American admirals have long wanted to update the fleet and acquire next-generation ships, replacing them with the most massive destroyers with UROs of the Arleigh Burke type and more. Apparently, Washington has decided on this, forgetting about the expediency of competition.
On July 22, the US Navy announced it had awarded Ingalls Shipbuilding HII and Bath Iron Works General Dynamics a contract to work on the look and design of a guided missile destroyer known as the DDG(X). The Senate Armed Services Committee and the Pentagon insist on joining the efforts of shipbuilders so that both of these shipyards do not fight among themselves, but, on the contrary, conduct joint development, as is the case with the latest Columbia-class nuclear submarines, writes USNI News.
The specific contract award amounts for these claims are considered confidential information and will not be made public at this time.
the Navy said in a communiqué.
The Navy's official contract notice also noted that the awards were not awarded through a "full and open" competition.
We are excited to continue this journey with our naval and industry partners. This gives us an excellent opportunity to apply the best practices and innovations of our experienced engineering team to the design of this important surface ship of the future.
Kari Wilkinson, president of Ingalls, said in a HII press release.
The DDG(X) is planned to replace the Arleigh Burke-class destroyers and Ticonderoga-class guided missile cruisers.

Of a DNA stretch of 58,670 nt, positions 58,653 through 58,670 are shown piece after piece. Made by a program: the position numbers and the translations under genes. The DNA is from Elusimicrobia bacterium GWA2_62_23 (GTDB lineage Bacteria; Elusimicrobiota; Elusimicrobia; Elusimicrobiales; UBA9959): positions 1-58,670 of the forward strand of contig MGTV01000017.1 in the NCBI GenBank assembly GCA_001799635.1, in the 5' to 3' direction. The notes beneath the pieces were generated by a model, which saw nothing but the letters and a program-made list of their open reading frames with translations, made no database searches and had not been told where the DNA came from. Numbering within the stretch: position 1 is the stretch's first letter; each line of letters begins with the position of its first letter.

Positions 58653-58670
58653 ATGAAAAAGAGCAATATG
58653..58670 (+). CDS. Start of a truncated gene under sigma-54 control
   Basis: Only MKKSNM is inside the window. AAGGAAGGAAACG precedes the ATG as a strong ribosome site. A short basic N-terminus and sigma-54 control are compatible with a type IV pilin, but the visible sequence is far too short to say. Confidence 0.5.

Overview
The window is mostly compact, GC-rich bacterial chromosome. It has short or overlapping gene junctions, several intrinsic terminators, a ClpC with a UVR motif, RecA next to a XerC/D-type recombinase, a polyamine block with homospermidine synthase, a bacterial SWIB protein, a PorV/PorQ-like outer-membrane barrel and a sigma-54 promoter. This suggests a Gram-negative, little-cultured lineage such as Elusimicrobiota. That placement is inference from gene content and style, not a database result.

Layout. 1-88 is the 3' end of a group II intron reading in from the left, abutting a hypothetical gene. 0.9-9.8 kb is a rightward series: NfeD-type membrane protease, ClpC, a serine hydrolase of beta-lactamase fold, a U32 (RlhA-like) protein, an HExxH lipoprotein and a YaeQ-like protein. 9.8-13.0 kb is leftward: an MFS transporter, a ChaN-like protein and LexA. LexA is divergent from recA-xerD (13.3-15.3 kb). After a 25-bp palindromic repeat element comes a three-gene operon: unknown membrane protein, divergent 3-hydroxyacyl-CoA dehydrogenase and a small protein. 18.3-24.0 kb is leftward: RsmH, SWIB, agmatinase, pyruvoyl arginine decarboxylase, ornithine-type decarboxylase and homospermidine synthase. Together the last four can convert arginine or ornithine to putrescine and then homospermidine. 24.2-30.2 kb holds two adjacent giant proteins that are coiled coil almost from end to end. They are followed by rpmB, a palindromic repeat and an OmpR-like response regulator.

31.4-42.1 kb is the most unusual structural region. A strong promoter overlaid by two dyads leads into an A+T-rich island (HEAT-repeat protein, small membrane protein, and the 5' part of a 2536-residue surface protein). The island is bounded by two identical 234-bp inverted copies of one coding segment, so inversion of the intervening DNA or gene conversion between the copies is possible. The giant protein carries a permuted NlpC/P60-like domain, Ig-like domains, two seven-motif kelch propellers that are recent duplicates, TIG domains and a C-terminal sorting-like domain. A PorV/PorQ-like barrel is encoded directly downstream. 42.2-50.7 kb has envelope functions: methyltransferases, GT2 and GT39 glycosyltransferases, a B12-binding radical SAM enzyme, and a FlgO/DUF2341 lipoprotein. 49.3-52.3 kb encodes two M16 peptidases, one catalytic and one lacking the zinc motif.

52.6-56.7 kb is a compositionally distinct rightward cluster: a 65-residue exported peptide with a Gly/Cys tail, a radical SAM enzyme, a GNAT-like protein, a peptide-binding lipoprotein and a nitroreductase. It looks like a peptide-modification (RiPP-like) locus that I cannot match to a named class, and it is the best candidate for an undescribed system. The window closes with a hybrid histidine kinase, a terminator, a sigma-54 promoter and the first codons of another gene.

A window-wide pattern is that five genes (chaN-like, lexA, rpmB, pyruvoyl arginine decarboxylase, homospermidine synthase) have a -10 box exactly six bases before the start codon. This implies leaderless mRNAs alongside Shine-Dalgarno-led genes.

Bath Iron Works is committed to leveraging our cutting-edge engineering and design expertise, which is now being applied to the DDG 51 program for the next generation of large surface warships. The ability to work alongside HII and our industry partners to meet the Navy's needs for capability, schedule, and cost will result in synergies building on other hugely successful Navy construction programs.
Chuck Krug, president of BIW, said in a press release from his company.
Before that, the Navy revealed plans to use the combat system from Arleigh Burkes Flight III and the propulsion system from the Zumwalt-class destroyers for the future DDG(X). The Navy also wants to install a "directed energy" system and hypersonic weapons on a next-generation ship. Thus, some expensive hybrid of Zamwalt and Arleigh Burke should turn out with hypersonic missiles and laser weapons being developed.